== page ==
Google has a rather short, sweet and direct motto that has often been shorten even further to -' Don't be Evil', however, there is a little more to it than that and I have the full motto listed below:
"Do the right thing; don't be evil – Honesty and integrity in all we do – Our business practices are beyond reproach – We make money by doing good things" I think they should also add (from Voltaire, not Spiderman) – 'With great power comes great responsibility.'
I guess this is supposed to make us feel better about having Google 'hovering' around just about everything we do on the internet or with a mobile device…after all, evil is always in the eyes of the beholder, or so we are told. The problem with the powerful technology we are seeing today is that it can be used for both good and evil. Just take a look at Google Glass – here is a product that can be used for miraculous purposes in the healthcare industry, for law enforcement and in special needs areas, but can also be very easily manipulated to invade someone's privacy. Sometimes evil is a by-product of something good and useful – for instance, a smartphone is a useful and innocent enough device, but people who talk and text while they drive have caused many accidents and some even resulting in death. What we do with this technology many times determines the inherit 'evil.'
But advertising has always been Google's main business and they are very good at it – last quarter's net income was about $3.4 billion on revenues totaling $16.9 billion. With money coming in at that rate, Google can afford to indulge in cars that drive themselves, robots, and to practically give away Google Fiber access in the few cities they have blessed with this option. Google is not happy with the current technology that cable and wireless providers are selling to their customers – it is very slow and expensive, and Google knows it can do a better job. When Google puts its collective minds together, there is not much they cannot do with their wealth of dedicated employees and…their wealth of wealth – cash!
If you think T-Mobile can 'shake things up,' just wait and see what Google is capable of doing if they decide to enter the wireless business – they will spend huge amounts of money for a long-term gain, even if it appears they will lose money in the short-term. Take Google Fiber for instance; according our sources, Google has spent almost $100 million to roll out Google Fiber in Kansas City alone. A recent estimate claims it will cost Google about $11 billion to cover only 20-percent of the U.S. homes with its broadband services.
This is great for the consumers as Google gives them 5Mbps free each month or 1Gbps for only $70 per month. This may seem ludicrous to some, but with cheaper, faster service consumers will spend more time on the internet accessing Google's various services. The few cities Google Fiber has already been implemented forced the other cable companies to drop their prices big time – the competition is great for the consumers in those areas.
A report just issued on Thursday suggests that Google is already actively working on launching its own wireless network, although there is no concrete proof at this time – but why not? Rumors have Google in talks with Verizon and Sprint regarding an MVNO arrangement allowing Google a quick way to cover the country from day one with the least amount of investment. Other arrangements point to Google talking to Dish about a joint wireless service.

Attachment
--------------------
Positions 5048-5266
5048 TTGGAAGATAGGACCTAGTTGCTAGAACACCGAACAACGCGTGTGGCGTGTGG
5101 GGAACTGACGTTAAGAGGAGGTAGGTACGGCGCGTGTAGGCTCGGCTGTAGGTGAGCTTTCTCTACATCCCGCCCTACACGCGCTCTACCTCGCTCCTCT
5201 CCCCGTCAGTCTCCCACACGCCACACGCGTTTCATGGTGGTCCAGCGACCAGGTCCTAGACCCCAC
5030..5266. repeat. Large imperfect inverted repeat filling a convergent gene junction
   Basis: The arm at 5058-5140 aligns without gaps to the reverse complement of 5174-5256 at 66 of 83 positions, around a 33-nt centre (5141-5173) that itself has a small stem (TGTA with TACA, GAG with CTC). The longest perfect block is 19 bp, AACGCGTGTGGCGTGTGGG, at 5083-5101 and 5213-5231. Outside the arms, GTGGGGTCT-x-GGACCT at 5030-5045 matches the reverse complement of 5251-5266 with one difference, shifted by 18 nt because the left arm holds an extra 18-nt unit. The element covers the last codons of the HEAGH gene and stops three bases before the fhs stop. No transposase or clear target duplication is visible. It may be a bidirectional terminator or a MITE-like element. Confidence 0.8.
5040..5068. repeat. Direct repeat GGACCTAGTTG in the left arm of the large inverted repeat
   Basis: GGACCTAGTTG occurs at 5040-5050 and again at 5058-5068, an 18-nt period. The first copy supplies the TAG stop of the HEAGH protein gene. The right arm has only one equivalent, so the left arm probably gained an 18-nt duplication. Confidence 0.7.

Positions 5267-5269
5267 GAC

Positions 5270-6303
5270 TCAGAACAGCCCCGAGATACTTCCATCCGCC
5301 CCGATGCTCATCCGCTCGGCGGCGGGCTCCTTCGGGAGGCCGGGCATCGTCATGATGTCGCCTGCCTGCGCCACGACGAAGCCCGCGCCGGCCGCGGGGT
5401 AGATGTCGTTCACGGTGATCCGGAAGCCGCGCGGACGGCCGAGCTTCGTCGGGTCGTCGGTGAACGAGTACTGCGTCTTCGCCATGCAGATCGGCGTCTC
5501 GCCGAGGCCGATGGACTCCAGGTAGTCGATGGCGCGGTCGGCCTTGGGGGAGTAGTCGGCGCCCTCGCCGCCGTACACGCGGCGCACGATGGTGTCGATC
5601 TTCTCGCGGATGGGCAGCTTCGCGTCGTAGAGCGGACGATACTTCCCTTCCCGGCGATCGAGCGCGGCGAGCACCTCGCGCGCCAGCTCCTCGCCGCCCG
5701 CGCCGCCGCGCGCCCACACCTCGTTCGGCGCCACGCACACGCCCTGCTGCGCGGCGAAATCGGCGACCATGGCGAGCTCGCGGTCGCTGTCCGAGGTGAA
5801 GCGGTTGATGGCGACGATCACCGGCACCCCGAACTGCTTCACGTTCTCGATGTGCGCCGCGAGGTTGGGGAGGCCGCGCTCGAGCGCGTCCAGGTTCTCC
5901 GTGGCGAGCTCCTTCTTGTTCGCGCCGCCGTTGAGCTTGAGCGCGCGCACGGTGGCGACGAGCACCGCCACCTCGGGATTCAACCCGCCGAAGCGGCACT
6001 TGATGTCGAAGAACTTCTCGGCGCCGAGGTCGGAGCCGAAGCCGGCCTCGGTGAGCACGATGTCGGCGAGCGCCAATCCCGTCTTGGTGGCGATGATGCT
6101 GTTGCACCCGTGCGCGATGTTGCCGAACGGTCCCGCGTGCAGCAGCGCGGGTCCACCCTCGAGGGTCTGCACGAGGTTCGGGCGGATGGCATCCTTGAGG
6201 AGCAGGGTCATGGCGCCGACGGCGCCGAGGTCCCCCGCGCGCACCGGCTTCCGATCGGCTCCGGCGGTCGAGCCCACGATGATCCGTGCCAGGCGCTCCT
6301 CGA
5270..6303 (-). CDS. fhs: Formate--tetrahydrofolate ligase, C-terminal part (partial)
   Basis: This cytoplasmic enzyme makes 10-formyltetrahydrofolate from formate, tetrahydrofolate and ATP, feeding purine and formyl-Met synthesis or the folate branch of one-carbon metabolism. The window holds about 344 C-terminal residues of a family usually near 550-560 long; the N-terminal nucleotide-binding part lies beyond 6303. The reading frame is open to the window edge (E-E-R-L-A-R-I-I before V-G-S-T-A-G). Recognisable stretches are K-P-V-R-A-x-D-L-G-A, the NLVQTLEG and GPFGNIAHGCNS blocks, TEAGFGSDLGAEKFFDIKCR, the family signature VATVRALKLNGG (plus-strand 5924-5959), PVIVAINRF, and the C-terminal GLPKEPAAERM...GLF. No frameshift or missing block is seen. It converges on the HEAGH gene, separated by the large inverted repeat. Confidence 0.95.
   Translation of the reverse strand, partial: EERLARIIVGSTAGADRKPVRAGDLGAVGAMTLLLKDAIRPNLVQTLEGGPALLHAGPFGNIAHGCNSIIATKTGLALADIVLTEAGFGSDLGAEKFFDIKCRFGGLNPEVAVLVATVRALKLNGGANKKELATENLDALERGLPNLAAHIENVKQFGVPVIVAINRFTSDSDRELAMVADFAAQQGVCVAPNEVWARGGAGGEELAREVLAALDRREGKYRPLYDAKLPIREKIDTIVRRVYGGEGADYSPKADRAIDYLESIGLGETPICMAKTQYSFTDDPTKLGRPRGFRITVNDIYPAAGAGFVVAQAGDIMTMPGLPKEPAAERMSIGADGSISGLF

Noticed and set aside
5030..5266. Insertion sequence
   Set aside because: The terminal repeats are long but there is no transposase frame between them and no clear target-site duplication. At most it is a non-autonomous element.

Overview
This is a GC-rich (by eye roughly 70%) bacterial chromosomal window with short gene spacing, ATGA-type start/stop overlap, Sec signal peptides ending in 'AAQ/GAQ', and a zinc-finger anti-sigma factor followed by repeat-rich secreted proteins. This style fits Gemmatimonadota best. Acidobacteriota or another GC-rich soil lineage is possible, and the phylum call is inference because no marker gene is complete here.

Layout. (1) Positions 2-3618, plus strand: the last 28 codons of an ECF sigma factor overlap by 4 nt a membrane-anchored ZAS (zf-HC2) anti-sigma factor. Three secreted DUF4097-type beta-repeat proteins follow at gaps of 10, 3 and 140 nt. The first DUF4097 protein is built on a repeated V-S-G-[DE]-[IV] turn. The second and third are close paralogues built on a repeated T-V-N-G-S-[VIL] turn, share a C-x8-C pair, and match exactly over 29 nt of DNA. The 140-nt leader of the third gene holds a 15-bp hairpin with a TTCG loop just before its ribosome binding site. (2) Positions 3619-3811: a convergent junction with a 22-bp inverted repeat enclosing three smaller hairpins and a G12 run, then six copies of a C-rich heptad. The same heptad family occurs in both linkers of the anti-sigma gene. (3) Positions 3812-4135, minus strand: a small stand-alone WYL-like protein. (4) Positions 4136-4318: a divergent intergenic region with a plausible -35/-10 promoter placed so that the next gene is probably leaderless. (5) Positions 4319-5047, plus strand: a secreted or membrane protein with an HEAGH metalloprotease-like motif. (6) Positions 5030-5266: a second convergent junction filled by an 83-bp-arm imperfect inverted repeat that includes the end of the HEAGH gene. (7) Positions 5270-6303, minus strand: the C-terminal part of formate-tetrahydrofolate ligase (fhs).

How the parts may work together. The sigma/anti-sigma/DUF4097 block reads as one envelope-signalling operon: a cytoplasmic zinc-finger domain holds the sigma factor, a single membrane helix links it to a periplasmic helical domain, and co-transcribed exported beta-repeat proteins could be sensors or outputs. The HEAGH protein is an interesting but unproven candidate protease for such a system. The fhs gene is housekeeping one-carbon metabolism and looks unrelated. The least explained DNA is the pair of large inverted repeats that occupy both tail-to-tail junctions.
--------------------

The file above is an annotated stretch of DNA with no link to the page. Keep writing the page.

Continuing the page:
What we read in Thursday's report from The Information poses a very interesting possibility – Google may use its Fiber Wi-Fi hotspots to support its wireless services and for data connectivity for VoIP calling. Two year old rumors suggested that Google's wireless service may be a data-only for voice calls and texting. Google has many of the pieces of their puzzle already in place. Republic wireless is a good example of what Google may be trying to accomplish – relying of both Wi-Fi networks and cellular networks to provide their customers their total services at a lower cost.
Would the established carriers like Verizon ever entertain the idea of 'helping' Google by allowing them to piggy-back their established networks in a MVNO arrangement? Maybe in exchange Google could allow Verizon access to their Fiber network, once established, as a 'payback' for their allowing Google use their established towers. One thing is for sure, the big carriers should keep a close eye on Google should they decided to venture into the mobile wireless business. If Google decides to go through with their own network, offering cut-throat pricing, the major carriers would have no choice but to lower prices – it maybe in Verizon's best interest to work with Google now, rather than against them later.
Google, like all companies, would like to control it all – the OS on our smartphones, tablets, notebooks, the many services they offer, and even the networks we use them on…and as long as they 'do no evil' we will welcome them with open arms if the price is right. Let us know on our Google+ Page if you would like to see Google provide internet and mobile wireless into your home and on your mobile devices.